Francesca Woodman, a photographer who was followed by Art.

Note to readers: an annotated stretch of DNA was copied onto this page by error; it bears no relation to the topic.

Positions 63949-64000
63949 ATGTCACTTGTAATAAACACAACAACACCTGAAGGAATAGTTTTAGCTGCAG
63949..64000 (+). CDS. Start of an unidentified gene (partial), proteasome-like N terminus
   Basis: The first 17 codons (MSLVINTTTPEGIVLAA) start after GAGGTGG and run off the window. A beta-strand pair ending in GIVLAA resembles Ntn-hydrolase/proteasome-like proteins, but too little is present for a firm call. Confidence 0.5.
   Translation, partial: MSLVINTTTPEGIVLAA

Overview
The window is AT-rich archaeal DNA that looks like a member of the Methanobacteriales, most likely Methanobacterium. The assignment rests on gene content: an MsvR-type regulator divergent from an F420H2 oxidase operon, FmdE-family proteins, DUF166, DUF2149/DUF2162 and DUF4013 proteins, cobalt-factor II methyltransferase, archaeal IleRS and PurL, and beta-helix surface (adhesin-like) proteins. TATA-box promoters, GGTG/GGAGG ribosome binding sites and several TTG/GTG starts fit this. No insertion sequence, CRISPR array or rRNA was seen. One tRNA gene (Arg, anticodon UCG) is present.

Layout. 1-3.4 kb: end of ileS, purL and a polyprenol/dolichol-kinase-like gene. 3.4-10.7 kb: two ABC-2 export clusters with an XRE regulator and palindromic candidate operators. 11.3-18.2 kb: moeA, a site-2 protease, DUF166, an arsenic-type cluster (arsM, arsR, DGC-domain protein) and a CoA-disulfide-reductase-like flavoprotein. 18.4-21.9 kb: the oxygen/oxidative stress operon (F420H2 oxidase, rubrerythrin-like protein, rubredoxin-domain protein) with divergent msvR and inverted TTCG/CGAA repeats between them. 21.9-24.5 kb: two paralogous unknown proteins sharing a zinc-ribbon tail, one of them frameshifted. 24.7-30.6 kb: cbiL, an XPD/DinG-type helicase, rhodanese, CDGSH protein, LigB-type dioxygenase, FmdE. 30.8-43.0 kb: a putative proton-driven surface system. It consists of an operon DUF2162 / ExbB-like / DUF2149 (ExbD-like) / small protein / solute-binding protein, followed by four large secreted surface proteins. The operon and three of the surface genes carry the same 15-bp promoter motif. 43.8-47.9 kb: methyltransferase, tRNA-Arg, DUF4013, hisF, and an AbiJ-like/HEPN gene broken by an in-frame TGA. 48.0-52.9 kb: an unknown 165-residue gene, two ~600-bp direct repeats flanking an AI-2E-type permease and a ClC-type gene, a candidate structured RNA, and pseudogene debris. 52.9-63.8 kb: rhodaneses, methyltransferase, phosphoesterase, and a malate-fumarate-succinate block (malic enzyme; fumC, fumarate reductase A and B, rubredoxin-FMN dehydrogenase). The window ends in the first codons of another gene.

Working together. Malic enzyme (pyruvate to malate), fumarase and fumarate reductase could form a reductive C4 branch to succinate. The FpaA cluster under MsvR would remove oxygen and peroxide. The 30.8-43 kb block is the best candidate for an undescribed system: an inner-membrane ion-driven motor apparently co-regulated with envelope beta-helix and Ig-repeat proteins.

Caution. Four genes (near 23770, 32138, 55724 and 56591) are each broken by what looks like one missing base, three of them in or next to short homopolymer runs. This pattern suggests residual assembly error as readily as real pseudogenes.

Francesca Woodman, whose haunting world of mirrored reality is now on view at the Guggenheim museum, not only disrupts the order of forms, time and space, but also examines the limits of photography as medium. She uses the “self” in most of her photographs, however works of the artist reach far beyond the genre of self portraiture. Even when she places herself against the mirror of her film camera it is as if to question the capacity of the photograph to reveal the truth about the subject. Self Portrait at Thirteen which is considered to be the earliest work of the photographer portrays her sitting in front of the camera holding cable release cord that like a string connects her to the “the eye” of the camera; the artist looks away with the same it seems deliberate gesture as Rembrandt in his Portrait of the Artist as a Young Man fixes his gaze ahead..Francesca Woodman was fascinated with space and its possibilities within a two dimensional photography. She positioned her body in relation to other objects and scattered them into series of photographic events examining the condition of subject in space. Often set in barren reality of empty rooms, shattered windows and peeling walls she played with an idea of appearance-disappearance and merging with objects. In the photograph from Space series taken inProvidence in 1977 she stands against the wall covering her body with the wallpaper and leaving visible only parts of herself. She blends with the wall, takes on characteristics of the space thus undermining the importance of the body. The artist often portrayed her “self” and the body somewhere between presence and absence.The way Andrei Tarkovsky was “sculpting in time” his films Francesca Woodman was sculpting her photographs in light. Often precisely constructed scenes seem like a chance meeting of time and space in a particular moment fixed on the celluloid film. Photograph House #4  taken inProvidence in 1976 shows the blurry figure of the artist positioned in the empty fireplace. All objects in the image seem off balance and as if in the process of falling.  In contrast to Roland Barthes who viewed photography as death of a moment photographs of Woodman always give a feeling of a continuous movement. Often using long shutter speeds she emphasized duration of time in her works. The ghostly figures that are so common in her imagery balance on the edge of appearance and disappearance, they are vague and concrete, ephemeral and lasting.Symbolism that is very apparent in Woodman’s photographs creates a whole array of additional meanings and space for interpretations. She played with text, that sometimes having no coherent relation with the image would provoke us to more thoughts.. Then at some point I did not need to translate the notes, they went directly to my fingers… is written on a photograph where she leans against the wall and presses her fingers as if on the keyboard.. Wall as the piano and artist.. as the wall..  The beauty of such association could only be compared to the beauty of chance meeting of Lautremounts’s umbrella and sewing machine.Her photographs are personal; they are vulnerable and tragic as well as truthful and sensual. We don’t know if they are the “window” into the tormented mind of an artist, we don’t know if there is a different “self” behind her self portraits. What we do know is that Francesca Woodman was an artist with an extremely consolidated personality and her works impact us intensely in many, unexplainable ways. It seems that… she didn’t chase art, but was chased by it and as Brazilian painter Ivan Serpa said about the fate of great artists- was hit by it in the back..Francesca Woodman, born in Rhode Island in the family of artists started photographing at the age of 13. When she was 22 she committed suicide jumping from the window of her loft inNew York. The number of works that she was able to create in such a short creative period, and their uniqueness seems almost unimaginable. Her works were viewed through the prisms of surrealism, conceptualism, feminist photography, post-minimal photography, European modernism, analyzed in terms of photographic tendencies of the 70s and the artists who could possibly influence her. However it seems impossible to fit the works of Woodman into any one  “-ism”, they are so complex and original that reach beyond any categorization or context, beyond artist’s lifetime, and simply beyond..any given time. They are works of total art.


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